While visions, so deceitful, fly past.

Sky from my window, when I was younger

My piece of Sky

Yesterday, as I was waiting for E. to go get a late night snack, I decided to venture outside my dorm. My room was stuffy and the breeze was incredibly tempting, so I sat in one of the stone seats that surround our campus. Then I did something I haven’t done for a long time: I looked to the sky.

Sky from my window at twilight

When I lived in Brazil–where you could see a surprising number of stars on a clear night, despite the pollution–I used to joke that I owned a particular “piece of sky,” the one right above my house. From my bedroom’s veranda, I could see a number of stars, my own little constant in an ever-changing plane. In New York, it is harder to see the stars. One is lucky to see 3 in a group, faint and dainty, as exhausted as first years way past their bed-times.

Yesterday the sky was cloudy, and the clouds looked a hazy violet on the black sky, an effect of the city lights, I imagine. They moved rather swiftly across my field of vision, since it was quite windy, so from time to time, when a space between clouds opened, I would get a grasp of a couple of dim stars. Where they the same I had seen in Brazil?

Then I heard E. running–he thought he was late–and I was brought back to earth. But I had seen my little piece of sky already. So we left, to get some snacks.

A Room with a View

Over the years, I’ve had my share of bedrooms. Since my family moved a lot, I would get a new bedroom on average every two years. I remember often going “house hunting” with my mother to new countries we had been assigned, my main concern was always which bedroom was to be mine. There is something to be said about the whole process of looking at stranger’s homes–often while their furniture and personal belongings are still there–and picturing your own life in that space.

Room with a View

My dorm room sophomore year

How do we create our own spaces? How do we create a home? Is it just stuff, or is there something else, something we have to build, out of the four walls?

The picture above is of my university dorm room, the only place I might venture to call a home today. It might not be very visible, but in the windowsill is one of my most important belongings: a pink music box. My grandmother gave it to me when I was eight. Soon after I turned nine, my family told me we were moving again. In a rush to pack up, they didn’t let me attend the last few days of classes, so that I could use those days to pack up instead. In my hurry to help reduce my room into boxes, I let my music box fall from the high shelf in the closet where my mom kept it.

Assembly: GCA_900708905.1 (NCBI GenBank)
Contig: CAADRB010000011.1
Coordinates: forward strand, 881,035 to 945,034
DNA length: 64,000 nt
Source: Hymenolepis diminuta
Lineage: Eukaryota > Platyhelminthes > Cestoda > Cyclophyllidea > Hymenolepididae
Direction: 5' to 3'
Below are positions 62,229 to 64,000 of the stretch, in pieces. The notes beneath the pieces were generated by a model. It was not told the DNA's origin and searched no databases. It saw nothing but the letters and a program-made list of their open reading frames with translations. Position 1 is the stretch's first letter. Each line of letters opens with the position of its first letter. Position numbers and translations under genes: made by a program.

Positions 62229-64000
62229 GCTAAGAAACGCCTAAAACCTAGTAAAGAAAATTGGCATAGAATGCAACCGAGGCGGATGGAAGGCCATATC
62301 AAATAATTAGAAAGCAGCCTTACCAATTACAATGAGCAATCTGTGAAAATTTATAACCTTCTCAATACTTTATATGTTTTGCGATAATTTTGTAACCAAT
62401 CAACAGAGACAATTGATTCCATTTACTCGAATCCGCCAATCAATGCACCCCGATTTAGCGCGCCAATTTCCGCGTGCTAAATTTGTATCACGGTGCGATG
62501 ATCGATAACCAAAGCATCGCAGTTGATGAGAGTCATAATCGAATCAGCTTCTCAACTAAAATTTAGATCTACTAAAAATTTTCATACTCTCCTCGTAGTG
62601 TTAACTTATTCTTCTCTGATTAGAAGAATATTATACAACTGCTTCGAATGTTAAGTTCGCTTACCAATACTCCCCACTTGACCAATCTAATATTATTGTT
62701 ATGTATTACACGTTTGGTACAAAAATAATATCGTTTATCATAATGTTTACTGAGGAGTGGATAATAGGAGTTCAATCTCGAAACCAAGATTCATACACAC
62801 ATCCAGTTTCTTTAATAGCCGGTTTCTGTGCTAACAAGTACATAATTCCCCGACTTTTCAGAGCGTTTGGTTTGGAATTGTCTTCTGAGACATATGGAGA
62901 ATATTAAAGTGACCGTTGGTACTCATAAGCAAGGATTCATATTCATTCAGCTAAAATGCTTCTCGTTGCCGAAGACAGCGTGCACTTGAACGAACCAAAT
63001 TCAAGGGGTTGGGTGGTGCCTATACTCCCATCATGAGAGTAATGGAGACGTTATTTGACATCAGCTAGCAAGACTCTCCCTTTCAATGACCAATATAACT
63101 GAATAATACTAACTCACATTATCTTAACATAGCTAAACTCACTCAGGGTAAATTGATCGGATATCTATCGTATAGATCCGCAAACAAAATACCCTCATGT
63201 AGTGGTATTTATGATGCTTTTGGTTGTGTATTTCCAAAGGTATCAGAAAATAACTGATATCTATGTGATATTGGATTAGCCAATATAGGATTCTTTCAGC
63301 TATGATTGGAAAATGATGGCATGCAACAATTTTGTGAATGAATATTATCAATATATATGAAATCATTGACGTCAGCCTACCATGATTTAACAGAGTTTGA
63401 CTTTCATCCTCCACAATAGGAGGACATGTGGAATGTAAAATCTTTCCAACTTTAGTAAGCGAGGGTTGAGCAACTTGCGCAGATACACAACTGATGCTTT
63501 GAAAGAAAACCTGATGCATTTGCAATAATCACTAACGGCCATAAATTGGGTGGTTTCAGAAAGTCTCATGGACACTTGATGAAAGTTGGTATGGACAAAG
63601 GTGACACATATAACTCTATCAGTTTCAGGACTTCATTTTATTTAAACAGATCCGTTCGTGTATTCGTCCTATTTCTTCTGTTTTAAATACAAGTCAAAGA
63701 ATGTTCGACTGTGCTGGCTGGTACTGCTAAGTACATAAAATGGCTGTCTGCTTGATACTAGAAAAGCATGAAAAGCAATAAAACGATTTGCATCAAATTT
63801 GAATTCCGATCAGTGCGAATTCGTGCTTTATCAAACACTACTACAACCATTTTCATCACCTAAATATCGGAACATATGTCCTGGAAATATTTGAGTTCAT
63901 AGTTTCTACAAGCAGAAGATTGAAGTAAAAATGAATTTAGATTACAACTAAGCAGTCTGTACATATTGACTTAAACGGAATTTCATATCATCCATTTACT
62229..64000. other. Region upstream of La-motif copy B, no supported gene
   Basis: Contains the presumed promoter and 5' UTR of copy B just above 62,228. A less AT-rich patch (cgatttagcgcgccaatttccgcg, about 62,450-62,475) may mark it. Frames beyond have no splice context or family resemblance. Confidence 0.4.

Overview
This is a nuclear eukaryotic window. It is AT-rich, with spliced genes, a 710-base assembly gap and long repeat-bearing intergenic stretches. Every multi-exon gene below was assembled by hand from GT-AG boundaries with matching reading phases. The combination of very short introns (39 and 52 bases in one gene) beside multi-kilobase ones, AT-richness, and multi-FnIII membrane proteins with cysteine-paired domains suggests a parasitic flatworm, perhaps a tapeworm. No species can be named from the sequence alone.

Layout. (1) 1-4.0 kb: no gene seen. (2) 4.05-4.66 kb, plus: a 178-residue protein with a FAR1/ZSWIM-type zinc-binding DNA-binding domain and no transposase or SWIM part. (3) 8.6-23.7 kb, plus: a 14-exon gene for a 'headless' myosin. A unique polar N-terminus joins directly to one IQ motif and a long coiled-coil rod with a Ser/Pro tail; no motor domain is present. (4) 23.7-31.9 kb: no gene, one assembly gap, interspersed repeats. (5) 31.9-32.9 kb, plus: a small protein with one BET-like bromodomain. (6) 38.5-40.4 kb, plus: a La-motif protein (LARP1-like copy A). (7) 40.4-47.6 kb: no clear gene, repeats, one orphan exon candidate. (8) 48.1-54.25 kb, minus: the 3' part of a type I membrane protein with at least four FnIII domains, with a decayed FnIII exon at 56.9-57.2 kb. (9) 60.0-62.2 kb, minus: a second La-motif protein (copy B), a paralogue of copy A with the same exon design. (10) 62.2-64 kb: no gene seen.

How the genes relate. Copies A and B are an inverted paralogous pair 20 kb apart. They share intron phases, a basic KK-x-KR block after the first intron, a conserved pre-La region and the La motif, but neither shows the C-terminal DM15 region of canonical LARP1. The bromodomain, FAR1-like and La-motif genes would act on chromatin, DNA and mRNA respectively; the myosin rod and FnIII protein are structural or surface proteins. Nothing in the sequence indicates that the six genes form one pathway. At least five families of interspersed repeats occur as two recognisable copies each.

A small piece from the corner where the music box hit the ground broke off. The inside wall, separating the music-mechanism and mirror which held dancing-magnetic ballerinas, broke off too. I was devastated. Another object mangled by the constant moving. Another piece of me, to be left behind.

I managed to fix the box with stick-glue, crudely, as best as my nine-year-old hands could. It still stands today, the glue has turned yellow, the inside wall piece has since gone missing. Only one of the two ballerinas remain. The music box stands where previous rooms have fallen, where other windowsills held it, where other light shone through. The space changes, but the heart doesn’t. And that to me, is home.


My first moment of being was in the back of a car, when I was five, in Ecuador. We were driving to my friend’s house, Karen. She lived in an exclusive area of town, next to the country club. Her house was the stereotypical American dream, and I was jealous. While on our way, I kept thinking, “why couldn’t I be her?”

And then I wasn’t sure of who I was anymore. What makes me, me? What prevented me from being her? What exactly was driving my existence? The force of such questions on a five-year-old body should not be underestimated. I lurched forward, I wanted the car to stop, the world to stop.

The rush left me as abruptly as it had come, and I found myself once again staring out the window to the cloudy Ecuadorian skies and grey landscape. I arrived with a sick taste in my mouth. I couldn’t look at Karen in the eye for the rest of the day.